The current Data Collection System (DCS) coverage is supported by Meteosat-9 and Meteosat-7 and will also be on the future Meteosat Third Generation. Figure 1 shows the area of coverage for the two spacecraft.
Figure 1: Coverage of the Meteosat-9 and Meteosat-7 satellites.
DCS System Overview
Data Collection Systems are provided by several geostationary meteorological satellite operators, giving almost total coverage around the world, except the polar regions. The DCS is particularly useful for the collection of data from remote and inhospitable locations where it may provide the only possibility for data relay.
The Meteosat satellites located at 0° longitude, and over the Indian Ocean, acquire DCP data, in the form of observations and environmental parameters, from operators of DCP, which are located within the footprint of the satellites. The satellites have onboard communication channels for regional and international DCP access. DCPs are automatic, or semi-automatic, in-situ environmental observing systems, which may be integrated into an automatic weather station at a remote site; an automatic river or tide gauge, or on an aircraft, ship, balloon or buoy. If the platform is always under the footprint of a single geostationary meteorological satellite it is allocated to a regional transmission channel. If it is located on a ship or aircraft, which travels across the footprint of several satellites, it is allocated to an International channel.
Figure 2: Data flows for data from Meteosat-9 and Meteosat-7 satellites.
TD16 — Meteosat Data Collection and Distribution (PDF, 1 MB) gives detailed information about the services for DC operators and DCP manufacturers.
DCPs can be one of the following:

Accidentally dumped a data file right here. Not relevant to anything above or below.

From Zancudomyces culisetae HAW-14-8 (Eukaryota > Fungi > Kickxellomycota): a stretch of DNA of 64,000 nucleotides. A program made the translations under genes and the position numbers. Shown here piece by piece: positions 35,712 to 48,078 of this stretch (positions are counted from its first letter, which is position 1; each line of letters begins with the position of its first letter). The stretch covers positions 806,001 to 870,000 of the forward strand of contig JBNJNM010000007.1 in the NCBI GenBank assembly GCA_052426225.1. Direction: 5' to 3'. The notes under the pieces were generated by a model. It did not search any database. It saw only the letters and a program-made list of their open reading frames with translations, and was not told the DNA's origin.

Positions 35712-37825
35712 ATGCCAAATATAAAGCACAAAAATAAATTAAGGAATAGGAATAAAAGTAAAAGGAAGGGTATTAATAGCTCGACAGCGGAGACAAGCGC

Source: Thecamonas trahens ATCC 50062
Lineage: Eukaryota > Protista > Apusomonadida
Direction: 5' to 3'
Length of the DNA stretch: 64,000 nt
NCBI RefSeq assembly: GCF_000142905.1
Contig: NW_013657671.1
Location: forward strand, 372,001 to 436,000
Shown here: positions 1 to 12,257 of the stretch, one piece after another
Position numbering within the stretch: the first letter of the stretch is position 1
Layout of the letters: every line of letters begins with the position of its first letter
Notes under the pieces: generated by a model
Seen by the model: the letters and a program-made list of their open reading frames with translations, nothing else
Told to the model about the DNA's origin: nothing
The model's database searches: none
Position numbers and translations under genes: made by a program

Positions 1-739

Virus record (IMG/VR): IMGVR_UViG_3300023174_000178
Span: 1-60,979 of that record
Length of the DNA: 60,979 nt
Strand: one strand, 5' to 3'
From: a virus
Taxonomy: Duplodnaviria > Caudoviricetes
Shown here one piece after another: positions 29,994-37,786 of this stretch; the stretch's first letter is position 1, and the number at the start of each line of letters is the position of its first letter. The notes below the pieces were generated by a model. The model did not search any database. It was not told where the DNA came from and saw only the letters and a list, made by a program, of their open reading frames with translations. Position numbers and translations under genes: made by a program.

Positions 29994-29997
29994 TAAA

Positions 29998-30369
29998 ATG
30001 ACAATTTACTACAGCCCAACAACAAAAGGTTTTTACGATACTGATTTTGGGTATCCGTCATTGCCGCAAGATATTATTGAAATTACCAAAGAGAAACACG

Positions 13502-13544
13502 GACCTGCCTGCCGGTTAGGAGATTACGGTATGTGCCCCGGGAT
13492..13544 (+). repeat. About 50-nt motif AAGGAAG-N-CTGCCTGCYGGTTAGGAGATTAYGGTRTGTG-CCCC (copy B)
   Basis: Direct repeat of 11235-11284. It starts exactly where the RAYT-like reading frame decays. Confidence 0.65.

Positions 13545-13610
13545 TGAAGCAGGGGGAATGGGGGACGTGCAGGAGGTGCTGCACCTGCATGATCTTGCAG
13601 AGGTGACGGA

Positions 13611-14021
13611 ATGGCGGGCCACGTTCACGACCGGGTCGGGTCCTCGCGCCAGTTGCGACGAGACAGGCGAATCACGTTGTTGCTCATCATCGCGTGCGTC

The system supports both standard (100bps) and high-rate (1200bps) DCPs, allowing for improved capabilities and warnings of potentially devastating natural phenomena such as tsunamis.
DCS processing and distribution
Data is processed and distributed to the user via these mechanisms (Figure 2 shows the DCP data flows):
EUMETCast — Comms Satellite Multicast, which covers Europe, Africa and South America.
LRIT Direct Dissemination — via the prime Meteosat Satellite (MSG-2 LRIT).
Global Telecommunications System (GTS) of WMO, used to transmit environmental data to meteorological services throughout the world.
To become a DCP operator you need to complete a EUMETSAT DCP Admission Form (PDF, 99 KB) giving the full details of the operator, including the equipment to be used; time slots required; type of data to be transmitted, and the preferred method of data distribution.
How to retrieve data via the internet
Following changes to the MSG DCPs, downloaded from the Public DCP Service, they will now include a DCP quality record.
The downloaded gzip DCP files will have the following format:
The above sequence is repeated in subsequent messages throughout the gzip file.
Purchasing a Certified DCP Radio Transmitter
All DCP operators wishing to use the Meteosat system to relay DCP bulletins and messages are required to operate with a certified DCP Radio Transmitter. It is the responsibility of the operator to ensure that the DCP equipment they purchase for use with the Meteosat system has been correctly certified.
For further information on certified DCP transmitting equipment, contact a DCP manufacturer.